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Page 444

The secret war against hackers

Monday, February 07, 2005 (07:36:21)
Gavin Hyde-Blake, the manager of IT forensics at Carratu International, the corporate investigation company, offers a crumb of comfort to besieged corporates. "Most hackers are lazy," he says. "Make their life difficult and most will walk away."

More (Telegraph)

Seize the data

Friday, February 04, 2005 (07:07:43)
You can dust for fingerprints after a robbery, but you wouldn't dust a hard drive after a cybercrime. That's where computer forensics comes in. It helps law enforcement agents copy and analyze information stored on hard drives and devices such as cell phones and BlackBerrys. One of the newest computer forensics systems on the market is the portable RoadMASSter II from Intelligent Computer Solutions. It looks like a thick metal briefcase on wheels and opens to reveal a keyboard, 15-inch thin-film transistor color LCD display and data-copying devices...

More (FCW.com)

Real-life CSI vastly different than what's on TV

Thursday, February 03, 2005 (05:45:14)
Crime scene investigators for the Warner Robins Police Department (US) have a lot of the crime-fighting gadgets that actors do on the popular CSI television shows. And there are other similarities between what real-life CSI investigators do and what's portrayed on TV. But there also are some key differences. Lt. John Lanneau, who heads the CSI division for the Warner Robins Police Department, said his team, like TV, employs the use of expensive tools to gather evidence - he has $10,000 worth of computer forensics equipment and a specialized CSI investigator trained to find evidence hidden in a computer hard drive...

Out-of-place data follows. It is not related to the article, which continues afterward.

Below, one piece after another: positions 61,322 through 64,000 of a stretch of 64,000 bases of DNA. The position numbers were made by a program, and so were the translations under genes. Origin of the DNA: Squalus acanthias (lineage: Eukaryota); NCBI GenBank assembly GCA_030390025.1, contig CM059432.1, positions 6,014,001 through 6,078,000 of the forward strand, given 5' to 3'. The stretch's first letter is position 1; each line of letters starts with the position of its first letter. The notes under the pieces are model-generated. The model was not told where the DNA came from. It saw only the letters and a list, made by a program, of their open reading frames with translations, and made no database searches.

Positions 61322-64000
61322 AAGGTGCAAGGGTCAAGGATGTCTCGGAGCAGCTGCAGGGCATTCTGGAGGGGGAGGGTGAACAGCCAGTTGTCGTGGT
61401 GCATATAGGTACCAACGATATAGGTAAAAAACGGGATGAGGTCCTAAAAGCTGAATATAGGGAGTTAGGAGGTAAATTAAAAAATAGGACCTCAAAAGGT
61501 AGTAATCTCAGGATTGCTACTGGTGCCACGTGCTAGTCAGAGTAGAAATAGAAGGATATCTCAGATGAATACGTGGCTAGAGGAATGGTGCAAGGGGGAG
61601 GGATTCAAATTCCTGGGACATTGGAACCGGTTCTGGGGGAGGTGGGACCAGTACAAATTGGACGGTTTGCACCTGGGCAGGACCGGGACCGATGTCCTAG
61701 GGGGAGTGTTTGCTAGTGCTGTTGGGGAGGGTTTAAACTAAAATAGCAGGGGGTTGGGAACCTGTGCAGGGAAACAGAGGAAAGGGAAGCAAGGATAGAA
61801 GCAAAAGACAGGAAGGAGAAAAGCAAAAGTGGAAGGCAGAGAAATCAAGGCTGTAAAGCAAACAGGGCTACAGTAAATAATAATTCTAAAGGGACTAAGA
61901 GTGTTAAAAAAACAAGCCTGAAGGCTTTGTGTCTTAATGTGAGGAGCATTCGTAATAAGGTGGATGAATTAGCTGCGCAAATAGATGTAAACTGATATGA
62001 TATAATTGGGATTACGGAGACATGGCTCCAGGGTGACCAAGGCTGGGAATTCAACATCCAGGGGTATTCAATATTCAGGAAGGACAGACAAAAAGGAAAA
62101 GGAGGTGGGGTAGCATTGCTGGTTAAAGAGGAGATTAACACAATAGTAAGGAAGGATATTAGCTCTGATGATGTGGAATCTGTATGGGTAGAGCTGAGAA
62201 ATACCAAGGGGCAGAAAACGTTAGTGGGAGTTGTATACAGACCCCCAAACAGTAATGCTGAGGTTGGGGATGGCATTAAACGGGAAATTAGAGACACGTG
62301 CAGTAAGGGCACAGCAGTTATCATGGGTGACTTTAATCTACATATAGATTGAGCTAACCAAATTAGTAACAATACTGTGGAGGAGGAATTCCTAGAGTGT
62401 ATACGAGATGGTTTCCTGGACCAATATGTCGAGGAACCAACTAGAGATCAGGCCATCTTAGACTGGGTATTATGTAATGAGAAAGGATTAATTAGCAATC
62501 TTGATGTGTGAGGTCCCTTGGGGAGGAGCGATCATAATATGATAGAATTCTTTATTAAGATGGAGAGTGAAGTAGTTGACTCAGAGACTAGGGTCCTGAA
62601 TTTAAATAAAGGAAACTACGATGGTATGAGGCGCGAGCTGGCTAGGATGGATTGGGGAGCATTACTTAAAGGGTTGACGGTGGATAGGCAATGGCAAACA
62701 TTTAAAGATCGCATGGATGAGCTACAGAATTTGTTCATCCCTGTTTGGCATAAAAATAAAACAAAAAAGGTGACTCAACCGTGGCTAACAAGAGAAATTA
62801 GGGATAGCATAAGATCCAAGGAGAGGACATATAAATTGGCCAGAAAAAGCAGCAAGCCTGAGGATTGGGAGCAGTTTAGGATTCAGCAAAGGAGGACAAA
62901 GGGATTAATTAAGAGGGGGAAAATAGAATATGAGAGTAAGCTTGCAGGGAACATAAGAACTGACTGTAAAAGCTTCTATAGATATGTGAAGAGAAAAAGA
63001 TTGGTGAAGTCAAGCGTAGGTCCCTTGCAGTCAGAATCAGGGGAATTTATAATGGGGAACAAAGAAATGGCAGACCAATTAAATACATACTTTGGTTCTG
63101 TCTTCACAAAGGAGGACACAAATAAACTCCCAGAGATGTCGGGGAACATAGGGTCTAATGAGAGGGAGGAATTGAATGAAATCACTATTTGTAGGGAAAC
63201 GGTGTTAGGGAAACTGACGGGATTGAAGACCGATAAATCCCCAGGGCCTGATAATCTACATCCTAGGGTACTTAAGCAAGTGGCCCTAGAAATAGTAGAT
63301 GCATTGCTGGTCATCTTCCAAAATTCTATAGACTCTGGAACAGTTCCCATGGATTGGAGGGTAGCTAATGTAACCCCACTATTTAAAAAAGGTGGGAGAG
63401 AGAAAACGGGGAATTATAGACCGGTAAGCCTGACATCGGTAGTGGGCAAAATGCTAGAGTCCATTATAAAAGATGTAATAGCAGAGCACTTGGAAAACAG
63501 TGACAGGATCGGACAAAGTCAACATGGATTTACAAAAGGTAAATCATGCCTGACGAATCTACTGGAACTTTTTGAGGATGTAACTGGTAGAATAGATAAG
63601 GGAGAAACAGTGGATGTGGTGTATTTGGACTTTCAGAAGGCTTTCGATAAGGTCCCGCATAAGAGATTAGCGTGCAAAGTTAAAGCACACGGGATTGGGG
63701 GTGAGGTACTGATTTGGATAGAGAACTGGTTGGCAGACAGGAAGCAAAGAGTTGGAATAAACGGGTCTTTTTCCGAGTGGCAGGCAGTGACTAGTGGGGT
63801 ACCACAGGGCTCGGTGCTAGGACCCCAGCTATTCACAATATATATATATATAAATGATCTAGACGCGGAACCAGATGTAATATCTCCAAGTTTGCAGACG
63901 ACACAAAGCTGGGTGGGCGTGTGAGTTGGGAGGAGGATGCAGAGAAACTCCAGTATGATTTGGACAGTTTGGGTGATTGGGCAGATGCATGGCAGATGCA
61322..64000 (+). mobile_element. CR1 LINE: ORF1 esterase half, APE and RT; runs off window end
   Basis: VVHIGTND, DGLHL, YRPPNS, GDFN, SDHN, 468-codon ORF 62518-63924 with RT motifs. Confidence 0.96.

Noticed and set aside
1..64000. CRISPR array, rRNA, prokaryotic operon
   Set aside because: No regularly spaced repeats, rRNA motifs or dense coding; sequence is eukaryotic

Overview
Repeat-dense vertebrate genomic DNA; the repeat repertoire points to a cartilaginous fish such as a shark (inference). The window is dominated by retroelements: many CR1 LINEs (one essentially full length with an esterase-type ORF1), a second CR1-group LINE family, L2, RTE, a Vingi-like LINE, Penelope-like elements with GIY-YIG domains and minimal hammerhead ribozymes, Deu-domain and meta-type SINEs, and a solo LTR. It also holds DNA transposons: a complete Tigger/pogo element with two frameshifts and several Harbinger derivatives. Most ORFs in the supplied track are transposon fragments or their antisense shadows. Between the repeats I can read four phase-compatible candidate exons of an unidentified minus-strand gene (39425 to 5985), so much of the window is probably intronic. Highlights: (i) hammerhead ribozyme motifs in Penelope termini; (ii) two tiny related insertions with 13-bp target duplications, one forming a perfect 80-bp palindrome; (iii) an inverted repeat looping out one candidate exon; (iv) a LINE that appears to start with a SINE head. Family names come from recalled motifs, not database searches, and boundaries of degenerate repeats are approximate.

More (Macon Telegraph)

Computer based crime linked to international crime syndicates

Wednesday, February 02, 2005 (11:25:07)
Andrew Clark, director and co-founder of Inforenz, spends much of his time as an expert forensics witness for the UK government, banks, and MNCs. He notes that there are signs that computer-based crimes are becoming the province of international organised crime syndicates. He cautions if that spiralled out of control, the effect of computer based crime could seriously damage the critical infrastructure and trading situation of nation states.

More (Network Computing Asia)

Digital evidence: Today's fingerprints

Tuesday, February 01, 2005 (09:08:08)
Police and prosecutors are fashioning a new weapon in their arsenal against criminals: digital evidence. The sight of hard drives, Internet files and e-mails as courtroom evidence is increasingly common. "Digital evidence is becoming a feature of most criminal cases," said Susan Brenner, professor of law and technology at the University of Dayton School of Law, in an e-mail response for this article. "Everything is moving in this direction." Digital evidence may play a significant role in the trial of pop superstar Michael Jackson on charges of child molestation...

More (CNN)